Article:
Posts Tagged ‘orgreave truth & justice’

Justice Conference with Andy Burnham

The Orgreave Truth and Justice Campaign (OTJC) is attending a Justice Conference organised by Andy Burnham, Shadow Home Secretary, at Portcullis House, Westminster, Tuesday 9th February

There are still 8 places left on the free mini bus leaving the Showroom Cinema, Paternoster Row, S1 at 9am on this date. We aim to get to our destination for 1pm and should return to Sheffield by about 8pm.  If you want to be part of this day please email Barbara at ogreavejustice@hotmail.com to reserve a place. Places will be on a first come basis and your commitment to be there must be a firm one.

 

OTJC legal submission – Media round-up

Ex-miner speaks the truth

Ex miner, John Dunn speaks of his experiences 31 years ago at the press conference at the NUM’s headquarters in Barnsley. John’s words illustrate injustice and unlawful behaviour. Let’s hope his speech will help a little in the efforts to gain justice and truth for miners and their communities.

The fight continues

A gallery of images from yesterday’s press conference at the NUM in Barnsley, in response to the IPCC announcement that there will be no investigation into events at Orgreave during the Miners’ Strike.

No justice, no peace

This article by Hajera Blagg orginally appeared on UniteLive.

Chris Skidmore, Arthur Critchelow, Granville Williams and Joe Rollin with the IPCC report at yesterday's press conference.

Chris Skidmore, Arthur Critchelow, Granville Williams and Joe Rollin with the IPCC report at yesterday’s press conference.

Campaign group defiant as IPCC rules out Orgreave investigation.

Campaigners from the Orgreave Truth and Justice campaign (pictured) called a press conference today (June 12) in response to the announcement by the Independent Police Complaints Commission that it would not further investigate the brutal clash between South Yorkshire police and striking miners over 30 years ago.

Known as the Battle of Orgreave, the clash resulted in excessive police violence while picketing miners were attempting to prevent supplies leaving a coking plant in Rotherham.

Afterwards, police were accused of manipulating statements and providing false information in courts.

Today, the IPCC ruled out an inquiry into the police assaults on miners and the resulting fallout, because, it said, too much time had passed since the incident.

At the press conference, chaired by Unite organiser Joe Rollin, the Orgreave Truth and Justice campaign (OTJC) expressed their frustration but said they remained staid in their resolve to continue their fight for a full public inquiry.

“The fact that the IPCC, described – rightly in our view – by many prominent individuals as ‘not fit for purpose’, is stepping aside on Orgreave affairs will not therefore be deterring the OTJC from continuing its campaign,” the campaign group said in a statement. “OTJC notes that the IPCC itself recognises in its report the limitations of what the organisation can do and that only a Hillsborough style public inquiry can eventually get to the truth.

“The OTJC continues to gather increasing support from organisations and individuals for a full public inquiry into why it was that on 18 June 1984, 95 miners were arrested at Orgreave after thousands of police officers – many in riot gear, with others on horseback – brutally assaulted miners participating in a strike aimed at defending jobs and mining communities,” the OTJC noted.

The OTJC explained why a full public inquiry would be necessary in the search for justice.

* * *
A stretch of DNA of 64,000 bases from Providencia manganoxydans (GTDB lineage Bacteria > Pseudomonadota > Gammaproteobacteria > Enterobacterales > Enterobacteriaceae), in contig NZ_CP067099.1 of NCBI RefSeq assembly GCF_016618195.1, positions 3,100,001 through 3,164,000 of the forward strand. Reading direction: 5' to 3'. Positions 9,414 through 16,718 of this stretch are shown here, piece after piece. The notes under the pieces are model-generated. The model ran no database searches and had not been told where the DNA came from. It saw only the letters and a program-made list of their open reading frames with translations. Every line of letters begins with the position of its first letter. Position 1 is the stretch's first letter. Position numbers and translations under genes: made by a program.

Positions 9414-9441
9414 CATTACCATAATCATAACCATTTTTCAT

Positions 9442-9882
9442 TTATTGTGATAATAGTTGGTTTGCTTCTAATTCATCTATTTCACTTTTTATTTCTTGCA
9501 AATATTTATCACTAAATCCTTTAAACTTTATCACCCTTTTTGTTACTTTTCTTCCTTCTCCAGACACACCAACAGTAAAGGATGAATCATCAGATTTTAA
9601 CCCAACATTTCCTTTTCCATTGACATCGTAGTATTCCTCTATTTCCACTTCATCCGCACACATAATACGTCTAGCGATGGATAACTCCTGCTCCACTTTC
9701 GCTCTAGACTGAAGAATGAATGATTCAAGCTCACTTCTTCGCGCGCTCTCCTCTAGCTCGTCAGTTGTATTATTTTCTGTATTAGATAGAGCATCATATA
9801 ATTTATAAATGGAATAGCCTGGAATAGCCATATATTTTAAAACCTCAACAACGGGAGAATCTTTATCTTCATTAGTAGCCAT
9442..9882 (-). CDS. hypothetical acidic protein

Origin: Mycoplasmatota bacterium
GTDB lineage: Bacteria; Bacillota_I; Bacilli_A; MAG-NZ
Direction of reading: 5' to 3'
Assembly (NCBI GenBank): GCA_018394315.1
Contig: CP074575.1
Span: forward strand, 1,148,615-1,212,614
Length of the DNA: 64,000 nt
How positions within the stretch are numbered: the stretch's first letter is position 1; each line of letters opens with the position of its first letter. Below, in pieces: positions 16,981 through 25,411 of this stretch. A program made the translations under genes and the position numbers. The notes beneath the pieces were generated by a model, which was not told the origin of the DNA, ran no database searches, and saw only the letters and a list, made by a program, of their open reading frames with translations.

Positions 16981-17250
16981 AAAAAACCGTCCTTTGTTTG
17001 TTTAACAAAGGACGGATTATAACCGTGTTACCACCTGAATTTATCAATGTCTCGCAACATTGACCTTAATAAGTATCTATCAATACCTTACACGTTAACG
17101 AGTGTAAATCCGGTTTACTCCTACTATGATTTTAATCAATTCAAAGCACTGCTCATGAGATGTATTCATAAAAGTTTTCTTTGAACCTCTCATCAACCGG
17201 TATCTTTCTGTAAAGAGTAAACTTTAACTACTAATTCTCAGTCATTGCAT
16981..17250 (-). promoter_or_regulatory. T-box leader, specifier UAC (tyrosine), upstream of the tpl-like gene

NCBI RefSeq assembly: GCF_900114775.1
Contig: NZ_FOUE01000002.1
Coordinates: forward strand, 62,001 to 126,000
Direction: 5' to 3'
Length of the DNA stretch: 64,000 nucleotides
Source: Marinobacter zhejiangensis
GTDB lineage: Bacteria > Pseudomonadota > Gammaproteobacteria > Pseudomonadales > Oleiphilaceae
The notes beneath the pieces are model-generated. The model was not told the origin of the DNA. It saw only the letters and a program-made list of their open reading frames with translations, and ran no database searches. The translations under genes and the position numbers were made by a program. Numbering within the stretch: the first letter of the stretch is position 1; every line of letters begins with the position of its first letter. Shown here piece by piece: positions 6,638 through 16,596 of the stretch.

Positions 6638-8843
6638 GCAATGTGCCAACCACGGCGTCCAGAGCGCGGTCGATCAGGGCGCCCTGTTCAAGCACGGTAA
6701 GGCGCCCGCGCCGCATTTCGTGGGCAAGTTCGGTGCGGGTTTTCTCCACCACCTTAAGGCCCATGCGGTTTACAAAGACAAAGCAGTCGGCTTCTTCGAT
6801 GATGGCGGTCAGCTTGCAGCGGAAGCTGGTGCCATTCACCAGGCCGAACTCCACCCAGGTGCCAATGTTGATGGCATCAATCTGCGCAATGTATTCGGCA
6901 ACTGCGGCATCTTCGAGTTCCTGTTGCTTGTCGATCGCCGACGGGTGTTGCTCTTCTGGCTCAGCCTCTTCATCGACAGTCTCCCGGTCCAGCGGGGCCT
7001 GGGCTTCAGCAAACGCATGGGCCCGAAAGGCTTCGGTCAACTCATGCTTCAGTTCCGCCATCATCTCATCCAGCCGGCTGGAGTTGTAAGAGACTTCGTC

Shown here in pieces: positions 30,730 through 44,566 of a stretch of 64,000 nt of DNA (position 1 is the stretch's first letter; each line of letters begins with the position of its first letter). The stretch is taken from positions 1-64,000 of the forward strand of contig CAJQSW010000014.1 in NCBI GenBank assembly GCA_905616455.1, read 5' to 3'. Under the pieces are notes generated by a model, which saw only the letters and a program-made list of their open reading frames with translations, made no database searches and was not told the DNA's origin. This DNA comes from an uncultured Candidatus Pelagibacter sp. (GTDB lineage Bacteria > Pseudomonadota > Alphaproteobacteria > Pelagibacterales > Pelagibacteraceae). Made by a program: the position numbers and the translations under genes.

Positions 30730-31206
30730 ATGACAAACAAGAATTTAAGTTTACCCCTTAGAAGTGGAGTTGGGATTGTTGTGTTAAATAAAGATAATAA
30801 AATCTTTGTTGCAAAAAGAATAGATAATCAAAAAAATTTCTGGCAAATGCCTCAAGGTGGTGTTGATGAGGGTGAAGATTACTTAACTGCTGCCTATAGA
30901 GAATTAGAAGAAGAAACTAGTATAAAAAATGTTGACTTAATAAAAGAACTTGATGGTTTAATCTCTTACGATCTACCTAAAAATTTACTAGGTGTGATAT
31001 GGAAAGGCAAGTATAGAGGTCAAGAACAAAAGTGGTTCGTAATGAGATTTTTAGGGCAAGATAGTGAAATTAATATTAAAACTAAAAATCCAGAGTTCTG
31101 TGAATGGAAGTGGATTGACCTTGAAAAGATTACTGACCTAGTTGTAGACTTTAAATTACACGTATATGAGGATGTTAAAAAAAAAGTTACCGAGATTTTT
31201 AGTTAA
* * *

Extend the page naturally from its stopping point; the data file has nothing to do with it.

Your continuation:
“An inquiry will help reveal exactly why, when the subsequent court cases took place, all of the charges, including riot were abandoned. It must inevitably lead to two things.

“Some officers being charged with a series of offences – assault, perjury, perverting the course of justice and misconduct in a public office. Secondly, a paper trail that would indicate that the actions of the police at Orgreave were influenced by political pressure from within the highest ranks of the government of the day,” the campaign group said.

A Home Secretary spokesperson responded to today’s news, saying that Home Secretary Theresa May “will consider any request that she receives to set up a public inquiry into Orgreave.”

THE FIGHT FOR TRUTH AND JUSTICE GOES ON

PRESS CONFERENCE TODAY AND ADVANCED OTJC STATEMENT ON IPCC’S DECISIONS NOT TO INVESTIGATE EVENTS AT ORGREAVE IN JUNE 1984

Following today’s (Friday 12 June) announcement by the IPCC the Orgreave Truth and Justice Campaign (OTJC) and the NUM will be hosting an open press conference at noon in the NUM main hall at 2 Huddersfield Road, Barnsley S70 2LS.

Press and public all welcome. Light refreshments available. Members of the audience will include miners present at Orgreave on 18 June 1984. They will be available to answer press questions afterwards.The following will each make a short speech at the press conference and after which there will be an opportunity to ask questions. PRIORITY will be given to questions from members of the press, who should identify themselves to Mark Metcalf  (07952 801783) by signing the press entrance form that will be available at the entry to the main hall.

Chris Skidmore – Yorkshire Area NUM president , who was present at Orgreave in June 1984
Granville Williams – OTJC
Arthur Critchelow – Orgreave veteran
The conference will be chaired by OTJC chair Joe Rollin.

There will be regular updates on twitter at @orgreavejustice

There will also be photographs of the event on the OTJC Facebook page at https://www.facebook.com/OrgreaveTruthAndJusticeCampaign

In advance of the press conference the OTJC has issued the following statement:-

Whilst disappointed, OTJC members are not surprised that the IPCC will not be conducting a full investigation into policing at  Orgreave on 18 June 1984. It was back in November 2012 that South Yorkshire Police referred itself to the IPCC, which ever since has acted slowly and conducted little independent work in assembling and collating information.

The fact that the IPCC, described – rightly in our view – by many prominent individuals as ‘not fit for purpose’, is stepping aside on Orgreave affairs will not therefore be deterring the OTJC from continuing its campaign. OTJC notes that the IPCC itself recognises in its report the limitations of what the organisation can do and that only a Hillsborough style public inquiry can eventually get to the truth.